Another, related initiative is Marlboro Filter Plus, which claims to reduce tar levels. First launched in Korea, in 2006, Calantzopoulos says it has recorded "an impressive 22 percent share" among what the company designates as "Young Adult Smokers."
Philip Morris International also is unrolling a range of new Marlboro products with obvious attraction for youth. These include Marlboro Ice Mint, Marlboro Crisp Mint and Marlboro Fresh Mint, introduced into Japan and Hong Kong last year. It is exporting clove products from Indonesia.
Responding to increasing advertising restrictions and large, pictorial warnings required on packs, Marlboro is focusing increased attention on packaging. Fancy slide packs make the package more of a marketing device than ever before, and may be able to obscure warning labels.
Most worrisome of all may be the company's forays into China, the biggest cigarette market in the world, which has largely been closed to foreign multinationals. Philip Morris International has hooked up with the China National Tobacco Company, which controls sales in China. Philip Morris International will sell Chinese brands in Europe. Much more importantly, licensed versions of Marlboro are expected to be available in China starting this summer. The Chinese aren't letting Philip Morris International in quickly -- Calantzopoulos says "we do not foresee a material impact on our volume and profitability in the near future." But, he adds, "we believe this long-term strategic cooperation will prove to be mutually beneficial and form the foundation for strong long-term growth."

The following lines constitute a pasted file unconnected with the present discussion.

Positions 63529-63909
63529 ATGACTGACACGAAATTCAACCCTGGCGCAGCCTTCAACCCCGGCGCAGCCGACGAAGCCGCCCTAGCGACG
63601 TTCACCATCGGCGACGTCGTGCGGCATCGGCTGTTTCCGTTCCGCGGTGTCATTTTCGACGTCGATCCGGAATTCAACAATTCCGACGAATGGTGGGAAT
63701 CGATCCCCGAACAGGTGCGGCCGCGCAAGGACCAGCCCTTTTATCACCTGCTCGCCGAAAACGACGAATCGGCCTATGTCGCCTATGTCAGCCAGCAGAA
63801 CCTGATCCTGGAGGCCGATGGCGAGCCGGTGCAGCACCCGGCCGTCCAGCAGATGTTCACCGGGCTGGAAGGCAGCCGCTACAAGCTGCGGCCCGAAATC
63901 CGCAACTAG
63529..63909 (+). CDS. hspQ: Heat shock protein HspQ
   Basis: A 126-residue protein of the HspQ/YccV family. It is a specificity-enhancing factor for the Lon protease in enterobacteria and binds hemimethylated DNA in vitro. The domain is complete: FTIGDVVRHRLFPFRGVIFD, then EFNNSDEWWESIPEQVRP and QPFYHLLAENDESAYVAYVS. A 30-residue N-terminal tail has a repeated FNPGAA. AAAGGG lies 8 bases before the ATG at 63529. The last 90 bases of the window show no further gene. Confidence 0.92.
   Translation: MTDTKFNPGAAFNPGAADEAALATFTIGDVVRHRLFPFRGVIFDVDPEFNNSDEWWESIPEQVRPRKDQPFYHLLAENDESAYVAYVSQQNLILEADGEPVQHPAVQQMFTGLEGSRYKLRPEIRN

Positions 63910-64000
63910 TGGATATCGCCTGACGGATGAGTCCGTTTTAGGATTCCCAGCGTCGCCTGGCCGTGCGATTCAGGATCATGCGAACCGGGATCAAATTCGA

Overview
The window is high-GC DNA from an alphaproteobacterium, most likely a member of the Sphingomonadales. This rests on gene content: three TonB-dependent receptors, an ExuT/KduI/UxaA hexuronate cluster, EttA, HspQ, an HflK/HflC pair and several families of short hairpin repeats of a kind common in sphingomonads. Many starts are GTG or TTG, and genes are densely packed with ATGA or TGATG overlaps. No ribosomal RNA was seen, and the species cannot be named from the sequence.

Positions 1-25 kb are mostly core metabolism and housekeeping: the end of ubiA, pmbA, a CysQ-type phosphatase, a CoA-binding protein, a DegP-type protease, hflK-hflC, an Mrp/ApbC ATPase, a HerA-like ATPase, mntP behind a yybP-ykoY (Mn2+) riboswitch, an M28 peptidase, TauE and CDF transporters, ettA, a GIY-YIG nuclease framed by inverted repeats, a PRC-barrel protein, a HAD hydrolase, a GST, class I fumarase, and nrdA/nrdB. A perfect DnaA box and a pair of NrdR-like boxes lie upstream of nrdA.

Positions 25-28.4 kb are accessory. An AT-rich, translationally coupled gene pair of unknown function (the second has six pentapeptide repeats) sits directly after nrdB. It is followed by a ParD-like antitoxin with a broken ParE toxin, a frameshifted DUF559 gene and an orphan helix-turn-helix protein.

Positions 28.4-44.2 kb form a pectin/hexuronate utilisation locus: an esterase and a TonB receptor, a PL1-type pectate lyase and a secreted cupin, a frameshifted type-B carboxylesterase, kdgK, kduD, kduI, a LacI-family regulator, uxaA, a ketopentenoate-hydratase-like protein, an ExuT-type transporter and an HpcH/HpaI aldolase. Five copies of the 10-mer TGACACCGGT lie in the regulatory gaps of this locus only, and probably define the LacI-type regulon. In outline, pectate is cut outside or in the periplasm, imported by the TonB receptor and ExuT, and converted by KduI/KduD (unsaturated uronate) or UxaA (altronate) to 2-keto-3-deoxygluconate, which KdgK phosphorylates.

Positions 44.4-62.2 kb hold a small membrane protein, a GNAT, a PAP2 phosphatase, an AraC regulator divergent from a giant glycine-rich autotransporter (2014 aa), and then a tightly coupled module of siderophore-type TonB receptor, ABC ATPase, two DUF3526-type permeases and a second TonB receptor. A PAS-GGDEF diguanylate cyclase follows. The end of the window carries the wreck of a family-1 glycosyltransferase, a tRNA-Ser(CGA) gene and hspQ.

What does long-term growth mean? In part, it means gaining market share among China's 350 million smokers. But it also means expanding the market, by selling to girls and women. About 60 percent of men in China smoke; only 2 or 3 percent of women do so.
The global vilification of Big Tobacco over the last decade and a half is one of the world's great public health stories. Directly connected to that vilification has been a reduction in smoking, and adoption of life-saving policies that will avert millions of deaths.
Yet here comes Philip Morris International, now the world's largest nongovernmental tobacco company. It is permitted to break off from Altria with no regulatory restraint. It proceeds to announce plans to subvert the public health policies that offer the best hope for reducing the toll of tobacco-related death and disease. The markets applaud, governments are mute.
What an extraordinary commentary on the political and ideological potency of the multinational corporation -- and the idea that corporations should presumptively be free to do what they want, with only the most minimal of restraints.
(c) Robert Weissman